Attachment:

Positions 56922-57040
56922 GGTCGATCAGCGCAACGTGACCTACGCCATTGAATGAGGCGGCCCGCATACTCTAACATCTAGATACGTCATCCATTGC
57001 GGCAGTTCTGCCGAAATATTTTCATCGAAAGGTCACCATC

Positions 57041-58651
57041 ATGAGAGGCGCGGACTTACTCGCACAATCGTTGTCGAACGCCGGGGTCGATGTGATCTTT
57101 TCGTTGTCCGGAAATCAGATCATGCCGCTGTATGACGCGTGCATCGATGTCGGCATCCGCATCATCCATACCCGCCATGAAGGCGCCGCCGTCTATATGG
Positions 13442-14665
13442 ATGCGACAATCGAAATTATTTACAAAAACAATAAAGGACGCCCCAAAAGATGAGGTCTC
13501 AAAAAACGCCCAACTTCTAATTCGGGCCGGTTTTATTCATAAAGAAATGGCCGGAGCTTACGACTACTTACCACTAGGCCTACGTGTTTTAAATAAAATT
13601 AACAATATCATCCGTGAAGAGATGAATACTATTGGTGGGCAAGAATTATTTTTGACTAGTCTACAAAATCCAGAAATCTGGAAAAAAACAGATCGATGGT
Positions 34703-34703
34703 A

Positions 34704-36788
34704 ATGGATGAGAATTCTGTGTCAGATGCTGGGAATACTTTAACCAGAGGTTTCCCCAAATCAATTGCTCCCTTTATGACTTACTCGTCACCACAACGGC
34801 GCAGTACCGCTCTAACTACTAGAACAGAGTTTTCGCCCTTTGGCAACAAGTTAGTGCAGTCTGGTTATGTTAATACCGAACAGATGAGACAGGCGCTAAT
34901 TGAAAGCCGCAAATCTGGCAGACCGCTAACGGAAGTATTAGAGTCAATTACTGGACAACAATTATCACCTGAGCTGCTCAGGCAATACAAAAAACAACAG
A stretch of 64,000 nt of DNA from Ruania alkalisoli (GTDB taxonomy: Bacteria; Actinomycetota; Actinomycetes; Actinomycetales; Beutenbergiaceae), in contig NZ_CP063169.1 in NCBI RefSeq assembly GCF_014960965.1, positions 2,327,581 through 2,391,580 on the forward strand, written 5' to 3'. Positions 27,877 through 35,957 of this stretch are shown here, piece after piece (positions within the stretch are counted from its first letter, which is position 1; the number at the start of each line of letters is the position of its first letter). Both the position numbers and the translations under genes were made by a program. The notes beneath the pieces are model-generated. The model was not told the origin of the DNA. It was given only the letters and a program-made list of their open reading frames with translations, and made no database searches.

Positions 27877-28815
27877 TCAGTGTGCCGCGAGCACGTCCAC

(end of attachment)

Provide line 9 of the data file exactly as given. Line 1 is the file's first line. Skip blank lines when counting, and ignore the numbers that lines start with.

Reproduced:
13501 AAAAAACGCCCAACTTCTAATTCGGGCCGGTTTTATTCATAAAGAAATGGCCGGAGCTTACGACTACTTACCACTAGGCCTACGTGTTTTAAATAAAATT